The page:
Douglas Hudson letter to parents and telegram sent before departure abroad



Douglas Hudson letter to parents and telegram sent before departure abroad


Letter to parents saying they are ready to depart but do not know where and when. Shows concern over uncertainty and writes of regard for parents and they should not worry about him. Telegram announces that he has arrived at Emsworth near Portsmouth and will be departing at midnight. Asks recipient to send 25 shillings to a colleague.



Temporal Coverage



Three page handwritten letter and envelope, two page handwritten telegram and handwritten note.


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[postage stamp]
Mr. & Mrs. Hudson.
10. Moorside Road.
Salford. 7.
[page break]
20th August 1940.
Dear Mother & Dad,
It is pouring with rain to-night, so Tony and I have decided not to go out. Instead we have done a certain amount of tidying up in preparation for the journey we are to make very soon.
We don’t know just when we shall start, but the time is not very distant, and we are almost ready.
It will not take us very long as you will realise. I cannot [inserted] help [/inserted] feeling a certain amount of honour has been paid when I think what a lot will possibly depend upon the result of all this.
Twelve months ago when I started on our motor bike holiday I did not dream that this was possible.
I hope I shall be able to let you know beforehand just when I shall be going. After that, I am afraid that news will
[page break]
be slow, and I ask you to be patient, but above all not to worry.
I know only too well just how you feel, and I do realise that it is far worse for you at home – waiting and wondering.
I am not afraid (you remember what I used to say about having to make a speech before a big gathering?) and my only great concern is my anxiety for you in this time of beastly uncertainty. I only wish you to understand that I am satisfied with my lot and do hope you will find strength in [inserted] knowing [/inserted] this.
I shall take away with me a lot of pleasant memories and the knowledge that you have both meant a great deal to me and that you have always shown first consideration for my welfare. I cannot have more than that. That is something that nobody can take away.
It is not the personal danger of this
[page break]
war which harms us so much as the things we have known and loved that have been taken [deleted] g [/deleted] away from us.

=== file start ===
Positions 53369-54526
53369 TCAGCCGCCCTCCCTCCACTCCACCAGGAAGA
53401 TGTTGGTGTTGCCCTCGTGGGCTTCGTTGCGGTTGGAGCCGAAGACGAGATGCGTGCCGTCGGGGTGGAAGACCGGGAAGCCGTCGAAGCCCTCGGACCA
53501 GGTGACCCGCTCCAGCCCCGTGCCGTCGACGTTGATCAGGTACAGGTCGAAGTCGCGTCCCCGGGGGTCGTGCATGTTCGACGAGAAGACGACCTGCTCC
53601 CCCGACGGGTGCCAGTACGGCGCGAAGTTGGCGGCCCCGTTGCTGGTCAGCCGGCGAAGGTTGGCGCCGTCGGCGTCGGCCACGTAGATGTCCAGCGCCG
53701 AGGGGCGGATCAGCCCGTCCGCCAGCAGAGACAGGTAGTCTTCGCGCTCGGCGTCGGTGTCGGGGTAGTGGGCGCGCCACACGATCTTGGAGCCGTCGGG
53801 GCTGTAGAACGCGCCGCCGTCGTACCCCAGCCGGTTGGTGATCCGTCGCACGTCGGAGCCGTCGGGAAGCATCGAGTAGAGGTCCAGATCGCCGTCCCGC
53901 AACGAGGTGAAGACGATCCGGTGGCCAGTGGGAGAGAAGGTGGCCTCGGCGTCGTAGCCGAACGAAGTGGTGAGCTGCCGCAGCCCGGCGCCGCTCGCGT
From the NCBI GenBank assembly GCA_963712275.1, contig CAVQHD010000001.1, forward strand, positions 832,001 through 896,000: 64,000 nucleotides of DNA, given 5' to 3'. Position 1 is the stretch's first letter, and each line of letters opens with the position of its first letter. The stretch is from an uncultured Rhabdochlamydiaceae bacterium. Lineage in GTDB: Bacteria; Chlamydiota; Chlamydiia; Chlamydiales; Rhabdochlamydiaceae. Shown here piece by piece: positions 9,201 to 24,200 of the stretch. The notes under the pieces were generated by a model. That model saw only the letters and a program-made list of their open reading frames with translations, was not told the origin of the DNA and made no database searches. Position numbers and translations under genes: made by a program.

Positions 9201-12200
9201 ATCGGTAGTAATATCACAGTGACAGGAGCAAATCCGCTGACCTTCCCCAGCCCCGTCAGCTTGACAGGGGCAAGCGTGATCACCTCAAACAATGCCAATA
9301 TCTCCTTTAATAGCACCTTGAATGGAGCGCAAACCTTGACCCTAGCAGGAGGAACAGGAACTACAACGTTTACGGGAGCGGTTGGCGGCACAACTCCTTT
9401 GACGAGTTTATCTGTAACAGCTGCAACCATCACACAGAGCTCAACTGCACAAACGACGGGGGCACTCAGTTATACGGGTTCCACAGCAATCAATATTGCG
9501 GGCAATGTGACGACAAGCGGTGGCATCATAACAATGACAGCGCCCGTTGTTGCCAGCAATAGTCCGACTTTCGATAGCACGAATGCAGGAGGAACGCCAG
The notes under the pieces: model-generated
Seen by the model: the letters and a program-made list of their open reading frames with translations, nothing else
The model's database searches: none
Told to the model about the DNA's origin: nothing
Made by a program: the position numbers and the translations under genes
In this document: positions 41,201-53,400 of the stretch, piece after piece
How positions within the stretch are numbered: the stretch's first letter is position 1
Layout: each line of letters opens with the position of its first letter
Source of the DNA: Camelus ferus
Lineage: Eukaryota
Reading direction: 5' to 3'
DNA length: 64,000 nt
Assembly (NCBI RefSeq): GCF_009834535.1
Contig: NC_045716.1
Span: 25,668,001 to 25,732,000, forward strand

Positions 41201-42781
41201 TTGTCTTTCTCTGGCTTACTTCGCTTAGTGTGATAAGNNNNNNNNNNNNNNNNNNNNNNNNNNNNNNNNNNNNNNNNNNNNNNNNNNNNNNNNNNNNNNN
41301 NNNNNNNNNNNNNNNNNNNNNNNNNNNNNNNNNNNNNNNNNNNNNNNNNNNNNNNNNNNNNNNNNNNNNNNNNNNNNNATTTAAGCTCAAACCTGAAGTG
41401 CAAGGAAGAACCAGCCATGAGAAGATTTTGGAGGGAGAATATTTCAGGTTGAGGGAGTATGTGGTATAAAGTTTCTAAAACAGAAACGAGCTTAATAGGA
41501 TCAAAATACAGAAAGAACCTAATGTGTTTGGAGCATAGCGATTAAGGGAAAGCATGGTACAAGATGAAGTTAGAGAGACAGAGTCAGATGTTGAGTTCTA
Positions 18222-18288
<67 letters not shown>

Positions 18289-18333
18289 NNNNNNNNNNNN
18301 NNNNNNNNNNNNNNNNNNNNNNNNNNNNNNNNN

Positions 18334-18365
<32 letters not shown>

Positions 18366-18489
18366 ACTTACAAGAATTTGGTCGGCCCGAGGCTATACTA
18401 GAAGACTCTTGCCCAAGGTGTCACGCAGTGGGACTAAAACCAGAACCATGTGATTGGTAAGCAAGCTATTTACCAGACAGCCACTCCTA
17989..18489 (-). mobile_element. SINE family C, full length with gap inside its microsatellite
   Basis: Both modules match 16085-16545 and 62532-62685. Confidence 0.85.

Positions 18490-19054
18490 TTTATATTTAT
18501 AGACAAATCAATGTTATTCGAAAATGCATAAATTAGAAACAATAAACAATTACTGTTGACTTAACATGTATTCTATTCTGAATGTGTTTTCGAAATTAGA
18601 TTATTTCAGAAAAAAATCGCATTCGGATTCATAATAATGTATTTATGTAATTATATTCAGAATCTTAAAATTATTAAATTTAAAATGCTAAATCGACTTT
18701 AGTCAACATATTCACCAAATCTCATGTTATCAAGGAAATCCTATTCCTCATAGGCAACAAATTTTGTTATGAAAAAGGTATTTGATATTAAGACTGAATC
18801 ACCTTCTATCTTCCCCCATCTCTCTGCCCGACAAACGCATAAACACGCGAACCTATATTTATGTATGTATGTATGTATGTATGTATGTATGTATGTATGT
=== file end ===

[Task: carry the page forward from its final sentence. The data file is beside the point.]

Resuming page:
There is plenty of excitement for me which helps to nullify all this, but for you it is different, and it is here that my heart goes out to you.
May you at least be spared the horrors of the futile Nazi attempt at destruction. I say futile because it is so stupidly pointless and gainless.
Above all dont [sic] worry about me. I can only keep saying that if I could chose [sic] again, my choice would be the same. I am all right, and whatever may happen, that which really counts, and will count when the war is over, cannot be destroyed.
I shall be thinking about you always and will now say cheerio simply by wishing you the best of luck.
Until we meet again,
All my love,
[underlined] Douglas. [/underlined]
[page break]
[Post Office crest]
[underlined] Emsworth. Hampshire [/underlined]
[underlined] Monday [/underlined]
Arrived this place this morning It is near Portsmouth, & quite a pleasant spot. To-night at midnight I am off. Think of me tomorrow at breakfast time. The first stage of my journey should then be complete
All love, Douglas.
[page break]
Would you kindly send 25/- of this to [inserted] Sgt. [/inserted] [underlined] H. Bowers 4. Oak Rd Crumpsall. [/underlined] & say it is his share of the [indecipherable word] spoils. Just a wee note to tell him I have gone away & he will understand. The remainder, please put away for me. Thank you.
[underlined] Douglas [/underlined]
Please excuse hurry. I know you will understand.



James Douglas Hudson, “Douglas Hudson letter to parents and telegram sent before departure abroad,” IBCC Digital Archive, accessed May 25, 2024,

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